>rtv until it reached his home at
\deron. He was really not strong
Iou'A to :aketh road at all. While
:'a carriage on his wayv back from
iikens to Easley he had a stroke of
COTTON STILL KING
Holds Its Position At the Head
of All Productions
PROVIS!ONS TAKE SECOND PLACE
Then Iron and Steel Manufacturers.
Large Increase in Some Lines in
The Last Ten Years.
A special Washington dispatch to
the Bakimore Sun says:
The fact that exports of domestic
merchandise from the United States
have doubled within the last 10 years,
ooupled with the constant demand
tfor information concerning articles
in which that growth was developed,
has set the experts of the Bureau of
Statistics of the Department of Com
meree and Labor to figuring. The re
sult has been the preparation of a
special table showing, in the order of
magnitude. the principal factors in
the export trade of the fiscal year
which ended June 30 last. To this
they have added, for comparative pur
poses, a column showing the exporta
tions of the same articles in 1896.
The analysis shows that three class.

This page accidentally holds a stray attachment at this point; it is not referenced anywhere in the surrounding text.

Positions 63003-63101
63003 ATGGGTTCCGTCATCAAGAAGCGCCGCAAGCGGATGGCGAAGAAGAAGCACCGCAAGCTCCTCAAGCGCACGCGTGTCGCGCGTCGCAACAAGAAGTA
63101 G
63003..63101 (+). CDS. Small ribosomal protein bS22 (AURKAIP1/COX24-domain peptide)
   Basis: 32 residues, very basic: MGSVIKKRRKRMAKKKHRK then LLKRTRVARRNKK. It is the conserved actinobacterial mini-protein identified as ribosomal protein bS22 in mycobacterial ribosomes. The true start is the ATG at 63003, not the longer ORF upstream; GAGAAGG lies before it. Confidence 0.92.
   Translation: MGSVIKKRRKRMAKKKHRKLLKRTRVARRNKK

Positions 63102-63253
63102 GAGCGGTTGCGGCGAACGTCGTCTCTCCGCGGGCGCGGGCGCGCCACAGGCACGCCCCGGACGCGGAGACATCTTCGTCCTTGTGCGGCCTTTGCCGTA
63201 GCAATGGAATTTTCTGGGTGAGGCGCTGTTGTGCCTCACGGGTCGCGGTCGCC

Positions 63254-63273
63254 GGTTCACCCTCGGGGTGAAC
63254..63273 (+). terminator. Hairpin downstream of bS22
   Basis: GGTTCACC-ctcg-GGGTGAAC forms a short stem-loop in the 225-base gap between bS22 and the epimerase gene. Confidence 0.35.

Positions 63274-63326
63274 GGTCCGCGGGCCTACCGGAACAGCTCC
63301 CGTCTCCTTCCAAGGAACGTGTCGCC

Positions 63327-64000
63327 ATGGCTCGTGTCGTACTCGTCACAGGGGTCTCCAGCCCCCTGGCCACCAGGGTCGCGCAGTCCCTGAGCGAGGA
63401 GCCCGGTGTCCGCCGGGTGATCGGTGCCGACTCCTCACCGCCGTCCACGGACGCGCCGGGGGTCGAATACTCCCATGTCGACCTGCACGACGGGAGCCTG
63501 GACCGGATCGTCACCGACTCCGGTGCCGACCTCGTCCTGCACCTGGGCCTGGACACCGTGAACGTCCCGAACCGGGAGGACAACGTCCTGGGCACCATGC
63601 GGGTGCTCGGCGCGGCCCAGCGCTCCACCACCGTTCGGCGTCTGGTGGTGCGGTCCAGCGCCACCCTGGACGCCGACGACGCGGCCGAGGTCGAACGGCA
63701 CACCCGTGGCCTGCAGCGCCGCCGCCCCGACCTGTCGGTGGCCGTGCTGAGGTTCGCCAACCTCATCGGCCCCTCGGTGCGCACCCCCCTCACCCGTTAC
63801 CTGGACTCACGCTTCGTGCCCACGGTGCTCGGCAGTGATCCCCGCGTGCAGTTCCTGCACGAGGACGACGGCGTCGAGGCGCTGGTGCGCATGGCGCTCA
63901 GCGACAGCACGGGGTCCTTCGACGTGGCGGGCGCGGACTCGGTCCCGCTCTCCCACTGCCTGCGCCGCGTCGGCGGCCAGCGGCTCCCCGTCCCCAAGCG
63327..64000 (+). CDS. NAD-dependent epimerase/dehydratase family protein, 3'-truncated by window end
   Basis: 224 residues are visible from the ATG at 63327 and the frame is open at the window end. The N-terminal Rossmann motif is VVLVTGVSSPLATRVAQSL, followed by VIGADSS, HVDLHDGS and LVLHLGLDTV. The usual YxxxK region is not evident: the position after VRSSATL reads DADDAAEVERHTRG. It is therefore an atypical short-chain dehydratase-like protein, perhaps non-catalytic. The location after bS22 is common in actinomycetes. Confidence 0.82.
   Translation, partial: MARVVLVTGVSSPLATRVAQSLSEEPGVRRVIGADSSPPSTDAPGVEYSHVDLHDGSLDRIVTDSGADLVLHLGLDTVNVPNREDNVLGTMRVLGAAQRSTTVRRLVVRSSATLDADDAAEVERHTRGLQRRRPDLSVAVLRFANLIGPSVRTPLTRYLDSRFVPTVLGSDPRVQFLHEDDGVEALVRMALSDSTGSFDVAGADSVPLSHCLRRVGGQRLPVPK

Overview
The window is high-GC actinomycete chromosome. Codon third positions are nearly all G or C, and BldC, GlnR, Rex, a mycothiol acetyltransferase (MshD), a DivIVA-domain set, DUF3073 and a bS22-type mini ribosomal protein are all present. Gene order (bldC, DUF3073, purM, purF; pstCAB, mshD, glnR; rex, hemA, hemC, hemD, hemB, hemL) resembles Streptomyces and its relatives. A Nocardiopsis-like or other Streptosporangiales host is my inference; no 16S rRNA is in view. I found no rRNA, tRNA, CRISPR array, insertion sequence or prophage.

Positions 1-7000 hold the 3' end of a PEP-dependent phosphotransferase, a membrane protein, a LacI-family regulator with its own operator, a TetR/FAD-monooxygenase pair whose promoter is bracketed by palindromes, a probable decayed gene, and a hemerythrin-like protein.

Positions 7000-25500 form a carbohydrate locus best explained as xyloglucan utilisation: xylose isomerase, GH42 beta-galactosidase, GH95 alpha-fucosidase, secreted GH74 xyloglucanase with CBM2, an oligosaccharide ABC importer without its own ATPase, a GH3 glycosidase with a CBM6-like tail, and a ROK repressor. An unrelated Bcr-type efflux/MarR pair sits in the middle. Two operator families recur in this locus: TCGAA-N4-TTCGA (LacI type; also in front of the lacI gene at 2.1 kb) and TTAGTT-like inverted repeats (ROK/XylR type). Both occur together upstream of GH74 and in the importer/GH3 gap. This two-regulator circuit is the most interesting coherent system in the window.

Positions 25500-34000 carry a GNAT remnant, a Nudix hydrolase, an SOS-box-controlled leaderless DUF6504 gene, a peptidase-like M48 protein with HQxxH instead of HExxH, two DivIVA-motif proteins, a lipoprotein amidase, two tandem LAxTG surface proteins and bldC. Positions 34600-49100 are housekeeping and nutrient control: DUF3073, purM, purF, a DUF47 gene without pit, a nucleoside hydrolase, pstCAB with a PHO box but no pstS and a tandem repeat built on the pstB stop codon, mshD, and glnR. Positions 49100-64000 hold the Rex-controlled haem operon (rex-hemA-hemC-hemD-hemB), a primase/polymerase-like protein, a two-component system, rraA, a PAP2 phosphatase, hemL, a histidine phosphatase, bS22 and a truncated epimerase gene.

es-raw cotton. provisions and iron
and steel manufactures--had in 1906
attained each a total exportation of
more than $100,000,000, which in 1896
but two elasses-cestton and provis
ions-were entitled to that distine
tion. In 1906 the articles whieb
showed each an exportation of be
tween $50,000,000 and $100.000,000
were five in number-copper manu
factures, refined mineral oil, corn.
flour and manufactures of cotton. A
decade earlier, in 1S96, but two items
fell into this group-refined mineral
oil and flour.
In the fiscal year just ended 17 arti
cles or classes of articles showed each
an export value of from $10,000.000
to $42,000.000-cattle, leather and its
products. boards, unmanufactured to
bacco, wheat, agricultural implements,
oil cakes, bituminous coal, chemicals.,
oats, vegetable oils, timber, fruits and
nuts, manufactures of wood, crria
ges, scientific instruments and spirits
of turpentine-while in 1896 there
were but nine articles entitled to a
place in this class-iron. and steel,
corn, wheat, cattle, tobacco, leather,
cotton manufactures, copper manu
factures and boards
Clothe and Feed Other Nations.
Raw cotton still occupies first rank
and is eiititled to the title of "King
Cotton.'' whiich it has Lorne for years.
Provisions3 continued to rank in see
ond place. indicating that the United
States is .till doing business as a
storehouse that furnishes the food
prodnects fo3r many other countries.
Iron and steel manufactures have
taken rank in third place and refined
mineral oil has dropped from third
place in 1S96 to fifth place in 1906.
Copper manufactures have shown a
notable growth, having advanced from
eleventh place in 1S96 to fourth
place in 1906. While flour
shows an increase of $7,000,000